Manu-o-Kū: Honolulu’s Official Bird | Go Hawaii

Manu-o-Kū: Honolulu’s Official Bird

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You may have wondered about the manu-o-Kū, the graceful white seabirds that are often seen around Honolulu. Honolulu’s official bird is culturally significant to Native Hawaiians, intrepid ocean voyagers who relied on the manu-o-Kū for navigating their way back to land while at sea for centuries.

The manu-o-Kū (white tern) is a native Hawaiian seabird that inhabits many tropical and subtropical areas in the Pacific, Southern Atlantic, and Indian Oceans. In Hawai‘i, most manu-o-Kū are found in the Northwestern Hawaiian Islands. O‘ahu is the only main Hawaiian Island where they live. In fact, while you may see manu-o-Kū flying overhead across O‘ahu, they only nest in urban and suburban areas of Honolulu, from Hawai‘i Kai to Ford Island. As Honolulu is the only U.S. city where this seabird nests and since they are one of the few native Hawaiian birds in Honolulu, in 2007, then Mayor Mufi Hanneman designated the manu-o-Kū as the Official Bird of the City and County of Honolulu.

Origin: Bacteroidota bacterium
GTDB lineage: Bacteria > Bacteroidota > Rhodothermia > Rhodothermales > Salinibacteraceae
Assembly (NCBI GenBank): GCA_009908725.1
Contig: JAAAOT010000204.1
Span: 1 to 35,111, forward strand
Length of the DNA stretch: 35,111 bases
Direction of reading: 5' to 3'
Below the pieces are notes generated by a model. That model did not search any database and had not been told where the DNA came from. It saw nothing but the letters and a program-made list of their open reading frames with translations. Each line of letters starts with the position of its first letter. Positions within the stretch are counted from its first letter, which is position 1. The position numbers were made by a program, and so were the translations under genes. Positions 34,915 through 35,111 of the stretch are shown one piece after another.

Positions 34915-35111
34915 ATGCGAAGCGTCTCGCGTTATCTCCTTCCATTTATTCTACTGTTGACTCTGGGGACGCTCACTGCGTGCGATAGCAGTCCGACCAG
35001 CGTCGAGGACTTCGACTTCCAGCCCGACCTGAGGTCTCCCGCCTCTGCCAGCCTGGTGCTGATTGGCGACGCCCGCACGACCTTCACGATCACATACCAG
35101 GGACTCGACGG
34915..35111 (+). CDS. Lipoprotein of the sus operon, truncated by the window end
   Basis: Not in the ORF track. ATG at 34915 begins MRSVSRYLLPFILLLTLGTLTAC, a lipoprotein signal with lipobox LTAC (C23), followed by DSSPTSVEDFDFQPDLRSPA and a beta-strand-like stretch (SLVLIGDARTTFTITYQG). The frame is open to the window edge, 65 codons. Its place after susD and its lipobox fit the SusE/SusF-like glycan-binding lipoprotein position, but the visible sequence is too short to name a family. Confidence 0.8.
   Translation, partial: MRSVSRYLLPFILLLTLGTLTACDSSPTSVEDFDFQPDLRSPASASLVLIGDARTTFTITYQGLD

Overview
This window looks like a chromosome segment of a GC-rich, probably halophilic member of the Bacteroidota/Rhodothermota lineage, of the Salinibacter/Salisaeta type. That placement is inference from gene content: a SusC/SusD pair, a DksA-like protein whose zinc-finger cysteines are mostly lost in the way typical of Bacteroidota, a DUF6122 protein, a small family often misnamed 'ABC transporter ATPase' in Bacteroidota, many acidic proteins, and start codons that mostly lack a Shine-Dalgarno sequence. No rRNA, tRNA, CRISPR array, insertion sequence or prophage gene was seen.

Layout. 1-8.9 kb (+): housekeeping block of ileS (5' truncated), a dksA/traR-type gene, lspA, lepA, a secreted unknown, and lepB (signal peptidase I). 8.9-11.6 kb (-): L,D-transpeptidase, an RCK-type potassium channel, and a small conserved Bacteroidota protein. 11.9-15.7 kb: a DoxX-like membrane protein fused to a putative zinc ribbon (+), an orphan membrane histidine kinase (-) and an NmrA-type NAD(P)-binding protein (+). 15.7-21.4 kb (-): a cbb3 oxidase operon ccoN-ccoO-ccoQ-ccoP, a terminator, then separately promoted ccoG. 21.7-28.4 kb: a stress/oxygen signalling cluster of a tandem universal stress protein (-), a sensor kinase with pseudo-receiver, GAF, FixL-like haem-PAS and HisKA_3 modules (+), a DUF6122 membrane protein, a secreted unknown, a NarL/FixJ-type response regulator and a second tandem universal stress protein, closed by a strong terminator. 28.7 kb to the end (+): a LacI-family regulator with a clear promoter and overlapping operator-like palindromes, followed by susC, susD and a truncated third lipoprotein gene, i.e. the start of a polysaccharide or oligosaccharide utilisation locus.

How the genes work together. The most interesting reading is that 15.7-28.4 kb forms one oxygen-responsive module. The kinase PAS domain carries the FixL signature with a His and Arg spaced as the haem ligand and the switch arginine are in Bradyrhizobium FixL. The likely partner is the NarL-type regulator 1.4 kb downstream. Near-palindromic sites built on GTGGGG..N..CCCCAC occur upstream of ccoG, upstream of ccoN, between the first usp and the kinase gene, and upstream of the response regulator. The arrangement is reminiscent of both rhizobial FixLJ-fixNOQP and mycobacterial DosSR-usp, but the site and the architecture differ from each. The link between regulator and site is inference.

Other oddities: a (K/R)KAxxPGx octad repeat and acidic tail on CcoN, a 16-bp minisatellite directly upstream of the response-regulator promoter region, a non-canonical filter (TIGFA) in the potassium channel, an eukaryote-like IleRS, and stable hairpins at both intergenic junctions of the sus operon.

The manu-o-Kūwhich means “Bird of Kū” in Hawaiian, is culturally significant to Native HawaiiansIn Hawaiian mythology, Kū is the god of war represented by images of a feathered god. The seabird has long and narrow wings enabling it to fly hundreds of miles without expending much energy. When early Hawaiian navigators would spot manu-o-Kū at sea, this was an indication of land. Ocean voyagers used the seabird to navigate because manu-o-Kū typically fly out to sea in the morning to feed, returning to land at night. Navigators would likely reach land by going in the direction the birds were coming from in the morning and then follow them back to land at night.

The federally protected manu-o-Kū don’t actually build nests. They lay their eggs directly onto a surface. In Honolulu, the manu-o-Kū seem to nest in trees and lay their eggs directly on to a branch. When the chick hatches, it will stay in that spot until it can fly.

Currently, there are an estimated 2,300 manu-o-Kū in Honolulu, making them easy to spot flying overhead or roosting in large trees in parks or along the streets. That’s a huge increase from the single pair first spotted back in 1961. Today, there is even a Manu-o-Kū Festival which celebrates the culturally significant seabird.